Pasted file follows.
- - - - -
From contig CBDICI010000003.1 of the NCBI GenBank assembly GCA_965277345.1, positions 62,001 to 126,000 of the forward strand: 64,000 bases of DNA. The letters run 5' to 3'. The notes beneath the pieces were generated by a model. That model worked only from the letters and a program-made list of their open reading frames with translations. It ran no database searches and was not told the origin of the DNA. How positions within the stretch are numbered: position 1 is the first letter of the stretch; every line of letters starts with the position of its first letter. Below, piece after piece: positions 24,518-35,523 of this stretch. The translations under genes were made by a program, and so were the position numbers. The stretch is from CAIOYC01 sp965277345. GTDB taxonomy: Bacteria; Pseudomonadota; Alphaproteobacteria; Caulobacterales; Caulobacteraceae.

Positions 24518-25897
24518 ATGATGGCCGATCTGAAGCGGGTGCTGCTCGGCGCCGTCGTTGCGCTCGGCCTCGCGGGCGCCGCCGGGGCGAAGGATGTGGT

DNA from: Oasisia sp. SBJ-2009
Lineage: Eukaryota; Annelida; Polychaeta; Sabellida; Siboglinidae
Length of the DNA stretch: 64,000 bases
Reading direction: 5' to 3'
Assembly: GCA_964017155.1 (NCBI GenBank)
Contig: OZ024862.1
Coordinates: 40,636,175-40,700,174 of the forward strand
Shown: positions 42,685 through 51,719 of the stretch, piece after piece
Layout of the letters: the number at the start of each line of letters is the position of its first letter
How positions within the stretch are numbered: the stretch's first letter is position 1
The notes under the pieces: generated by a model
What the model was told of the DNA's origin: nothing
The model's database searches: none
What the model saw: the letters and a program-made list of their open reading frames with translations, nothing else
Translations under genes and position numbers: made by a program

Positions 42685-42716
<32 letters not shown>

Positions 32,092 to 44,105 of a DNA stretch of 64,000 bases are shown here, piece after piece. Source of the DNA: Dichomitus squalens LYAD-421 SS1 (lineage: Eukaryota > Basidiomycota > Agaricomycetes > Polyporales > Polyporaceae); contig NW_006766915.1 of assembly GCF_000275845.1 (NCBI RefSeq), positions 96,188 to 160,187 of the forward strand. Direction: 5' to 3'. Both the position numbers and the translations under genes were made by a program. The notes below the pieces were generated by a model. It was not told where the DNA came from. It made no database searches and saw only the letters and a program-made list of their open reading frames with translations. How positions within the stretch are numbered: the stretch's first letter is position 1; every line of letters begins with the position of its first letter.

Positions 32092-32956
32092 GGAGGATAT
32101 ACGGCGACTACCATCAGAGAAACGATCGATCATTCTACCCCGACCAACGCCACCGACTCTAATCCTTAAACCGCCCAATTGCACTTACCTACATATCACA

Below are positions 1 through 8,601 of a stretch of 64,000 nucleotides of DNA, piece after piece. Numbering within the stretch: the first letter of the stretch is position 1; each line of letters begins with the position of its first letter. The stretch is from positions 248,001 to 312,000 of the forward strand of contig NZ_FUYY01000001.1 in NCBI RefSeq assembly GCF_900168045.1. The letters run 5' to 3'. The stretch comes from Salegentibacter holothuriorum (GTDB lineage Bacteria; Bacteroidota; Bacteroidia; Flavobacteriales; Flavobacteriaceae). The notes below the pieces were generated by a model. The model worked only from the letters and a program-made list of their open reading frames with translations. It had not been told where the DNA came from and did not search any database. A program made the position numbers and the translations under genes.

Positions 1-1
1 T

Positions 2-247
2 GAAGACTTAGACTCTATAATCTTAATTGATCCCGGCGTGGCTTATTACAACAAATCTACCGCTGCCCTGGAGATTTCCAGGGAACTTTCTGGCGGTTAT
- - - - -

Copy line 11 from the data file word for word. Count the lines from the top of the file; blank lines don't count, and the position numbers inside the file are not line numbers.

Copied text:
Shown: positions 42,685 through 51,719 of the stretch, piece after piece